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off the tracks sunday and fill a balloon-like dam with water to trap the storm surge and pump it back out. check out this picture of train station flooded tweeted by the port authority of new york and new jersey. it shows floodwater gush into a commuter train underground station through an elevator shaft in hoboken, new jersey. it's unclear when the trains will resume service. wow. speaking of rushing floodwaters, this is what it was like inside a vent building inside the holland tunnel yesterday. the tunnel was closed yesterday afternoon as the threat from sandy loomed. soledad? >> all right, christine, thanks very much. flooding obviously a big problems so you've been pointing out here where we are in lower manhattan. i'm not far, christine, from that flooded fdr drive. the water has been receding a little bit although the rain has picked up. that's some good news. the water was where i was standing there. it's gone back probably 50, 75
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feet. that's been good news. other big problem is the wind. an we know that in rockaway, queens, there's a massive fire burn, some two dozen homes are actively on fire. big problem for the fire department, no water pressure. they can't put out that fire. also the wind causing downed power lines which is what caused that fire in the first place. we'll update you on what happened there. that's straight ahead on the other side of the break. we're back in just a moment. upside down. >> hi. >> hi. you know, i can save you 15% today if you open up a charge card account with us. >> you just read my mind. >> announcer: just one little piece of information and they can open bogus accounts, stealing your credit, your money and ruining your reputation. that's why you need lifelock to relentlessly protect what matters most... [beeping...] helping stop crooks before your identity is attacked. and now you can have the most comprehensive identity theft protection available today...
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sandy. we want to take you now to delaware, rehoboth beach in delaware. it's where brian todd is reporting for us this morning. how does it look where you are? >> reporter: well, fingers are crossed here, soledad, because standing on the board walk. i'll tell you what they were concerned about at the height of the storm yesterday and last night. this kind of wash from the beach, the sand with the dunes possibly getting breached. they did get breached for a short period. not too bad, though, the damage. because the brunt of the storm hit about 45 miles north of here. they thought it could come here ten looked for a while like it was going to come right here. the storm surgeon the shore over here was very severe. the waves were very high. the dunes were getting breached. the water was coming up very close to the board walk here and some of the sand did wash on. but for the most part, the board walk has held the beaches which they actually built out about 300 feet toward the ocean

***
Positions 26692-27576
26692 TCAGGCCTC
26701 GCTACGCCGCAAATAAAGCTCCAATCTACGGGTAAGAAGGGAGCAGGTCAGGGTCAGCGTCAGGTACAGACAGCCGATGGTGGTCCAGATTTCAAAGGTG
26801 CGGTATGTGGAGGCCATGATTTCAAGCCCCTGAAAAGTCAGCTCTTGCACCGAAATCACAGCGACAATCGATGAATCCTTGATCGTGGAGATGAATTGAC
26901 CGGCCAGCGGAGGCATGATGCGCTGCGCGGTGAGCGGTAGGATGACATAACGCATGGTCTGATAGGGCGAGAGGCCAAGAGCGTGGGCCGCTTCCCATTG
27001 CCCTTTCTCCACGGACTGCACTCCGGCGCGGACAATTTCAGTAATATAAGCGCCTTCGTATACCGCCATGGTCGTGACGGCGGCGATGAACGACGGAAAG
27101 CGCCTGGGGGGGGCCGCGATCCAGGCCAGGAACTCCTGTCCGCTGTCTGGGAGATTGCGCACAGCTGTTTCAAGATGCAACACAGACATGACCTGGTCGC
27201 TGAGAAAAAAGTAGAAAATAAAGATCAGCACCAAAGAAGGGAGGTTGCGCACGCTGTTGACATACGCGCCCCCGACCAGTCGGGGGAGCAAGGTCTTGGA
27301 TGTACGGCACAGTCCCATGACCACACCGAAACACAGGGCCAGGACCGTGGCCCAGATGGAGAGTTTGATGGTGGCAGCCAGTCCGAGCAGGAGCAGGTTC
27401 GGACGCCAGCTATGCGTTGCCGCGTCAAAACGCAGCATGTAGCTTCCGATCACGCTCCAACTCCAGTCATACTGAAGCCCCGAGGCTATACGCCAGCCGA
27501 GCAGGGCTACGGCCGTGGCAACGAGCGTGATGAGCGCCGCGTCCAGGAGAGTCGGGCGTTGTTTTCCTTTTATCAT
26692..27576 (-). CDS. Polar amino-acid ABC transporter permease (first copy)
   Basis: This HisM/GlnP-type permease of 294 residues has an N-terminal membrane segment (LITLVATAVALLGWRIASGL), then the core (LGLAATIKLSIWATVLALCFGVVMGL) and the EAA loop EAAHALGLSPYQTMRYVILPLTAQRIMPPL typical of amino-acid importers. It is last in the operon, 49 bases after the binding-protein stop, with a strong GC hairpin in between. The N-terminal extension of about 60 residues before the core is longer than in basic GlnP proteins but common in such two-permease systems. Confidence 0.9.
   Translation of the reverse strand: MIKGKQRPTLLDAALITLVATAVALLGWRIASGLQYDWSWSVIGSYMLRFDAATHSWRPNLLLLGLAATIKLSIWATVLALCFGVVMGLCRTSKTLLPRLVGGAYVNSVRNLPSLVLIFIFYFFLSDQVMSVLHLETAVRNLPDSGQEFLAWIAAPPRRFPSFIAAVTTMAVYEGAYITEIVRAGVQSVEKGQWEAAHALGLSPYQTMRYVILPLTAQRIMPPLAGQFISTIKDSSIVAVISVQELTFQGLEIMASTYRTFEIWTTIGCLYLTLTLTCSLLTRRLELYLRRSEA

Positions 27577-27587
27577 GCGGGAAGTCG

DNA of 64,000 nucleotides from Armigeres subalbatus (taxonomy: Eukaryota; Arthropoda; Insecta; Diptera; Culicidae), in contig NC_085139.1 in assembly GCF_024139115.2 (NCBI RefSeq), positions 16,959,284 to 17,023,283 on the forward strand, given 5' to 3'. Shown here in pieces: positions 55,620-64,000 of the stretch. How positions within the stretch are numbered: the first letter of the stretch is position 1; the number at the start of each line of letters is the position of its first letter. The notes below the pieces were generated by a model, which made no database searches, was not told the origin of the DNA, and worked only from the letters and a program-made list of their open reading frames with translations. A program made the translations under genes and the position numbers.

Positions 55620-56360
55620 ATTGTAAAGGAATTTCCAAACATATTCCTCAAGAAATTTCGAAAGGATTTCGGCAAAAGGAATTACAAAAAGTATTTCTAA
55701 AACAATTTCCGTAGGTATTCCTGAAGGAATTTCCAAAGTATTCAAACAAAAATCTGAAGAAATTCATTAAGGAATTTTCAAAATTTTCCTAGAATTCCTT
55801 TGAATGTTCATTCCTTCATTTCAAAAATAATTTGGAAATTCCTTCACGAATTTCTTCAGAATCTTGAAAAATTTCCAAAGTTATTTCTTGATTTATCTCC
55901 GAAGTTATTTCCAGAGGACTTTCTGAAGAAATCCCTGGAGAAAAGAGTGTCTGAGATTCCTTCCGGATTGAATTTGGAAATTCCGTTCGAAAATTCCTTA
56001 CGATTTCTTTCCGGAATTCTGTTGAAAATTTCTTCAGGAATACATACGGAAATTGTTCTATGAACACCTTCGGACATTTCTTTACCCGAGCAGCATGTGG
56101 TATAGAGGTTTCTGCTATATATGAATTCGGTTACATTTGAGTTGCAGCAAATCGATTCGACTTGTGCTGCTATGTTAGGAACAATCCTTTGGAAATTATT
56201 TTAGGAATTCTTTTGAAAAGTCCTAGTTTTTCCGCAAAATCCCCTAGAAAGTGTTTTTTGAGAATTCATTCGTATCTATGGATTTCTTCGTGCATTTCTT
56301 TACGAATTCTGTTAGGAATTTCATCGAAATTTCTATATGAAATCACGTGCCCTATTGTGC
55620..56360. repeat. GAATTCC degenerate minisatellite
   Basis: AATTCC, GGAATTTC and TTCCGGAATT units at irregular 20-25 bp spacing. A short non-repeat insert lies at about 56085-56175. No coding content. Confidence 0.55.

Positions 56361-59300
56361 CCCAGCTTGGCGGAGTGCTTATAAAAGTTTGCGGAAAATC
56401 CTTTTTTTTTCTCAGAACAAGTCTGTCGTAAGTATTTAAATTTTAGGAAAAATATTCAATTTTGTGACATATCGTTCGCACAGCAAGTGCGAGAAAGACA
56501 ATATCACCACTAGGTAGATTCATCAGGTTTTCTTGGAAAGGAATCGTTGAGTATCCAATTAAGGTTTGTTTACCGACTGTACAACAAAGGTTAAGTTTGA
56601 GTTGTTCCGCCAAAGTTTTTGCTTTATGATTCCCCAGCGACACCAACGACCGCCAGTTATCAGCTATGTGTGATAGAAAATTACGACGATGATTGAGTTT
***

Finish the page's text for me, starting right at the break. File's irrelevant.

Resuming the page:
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earlier this year. they replenished those beaches. because of that, the sand, the dunes, pretty much held here and they have dodged that bullet. which was very good news for the people here in delaware because this board walk in rehoboth beach, very heavily dependent on this for their tourism industry. 30,000 to 40,000 people come here every summer. this board walk has held. throughout the state, about 45,000 plus customers without power. 30 or 40 roads impassable. we'll get a read on flooding a little bit later, soledad. >> appreciate the update. when we come back, we'll continue to update you on some of the impact, the devastating impact in some circumstances from this superstorm sandy. we're coming to you from lower manhattan. we'll tell you what's happening where we are as well, as the rain picks up for us. we'll be back in a little bit. stay with us. 
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morning. welcome, everybody. you're watching a special edition of "early start." i'm soledad o'brien. we are bringing you special rolling coverage of the aftermath of superstorm sandy. as it continues its way out of new york into pennsylvania today and then back into the western part of new york and then up to canada. we're monitoring it all very closely for you. lots to talk about. they used the word epic when they talk about superstorm sandy. i think that's a fair description as it has disrupted millions of lives all along the east coast from fires to floods, burning now a fire in rockaway queens. 50 homes we know have beened to the ground. there are another two dozen homes in the process of burning
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right now. big problem for the firefighters, there's no water pressure. they cannot fight this fire effectively. the fire they believe started when the high winds knocked down power lines an those power lines then caught fire an set fire to all these homes. you can see some of the pictures there. we have a crew on the way. we'll be able to update you live as soon as they're able to get there and give us more information. transformer explosions has left hundreds of thousands of people in lower manhattan in the dark. backup generator failed at nyu langone medical center. that's forced the evacuation of 200 patients. some were intensive care and had to be moved to other hospitals. the city's transportation stins to be shut down because of massive flooding. we're told it could be days, four days maybe, before they're able to re-open the city's subway. they're calling it a post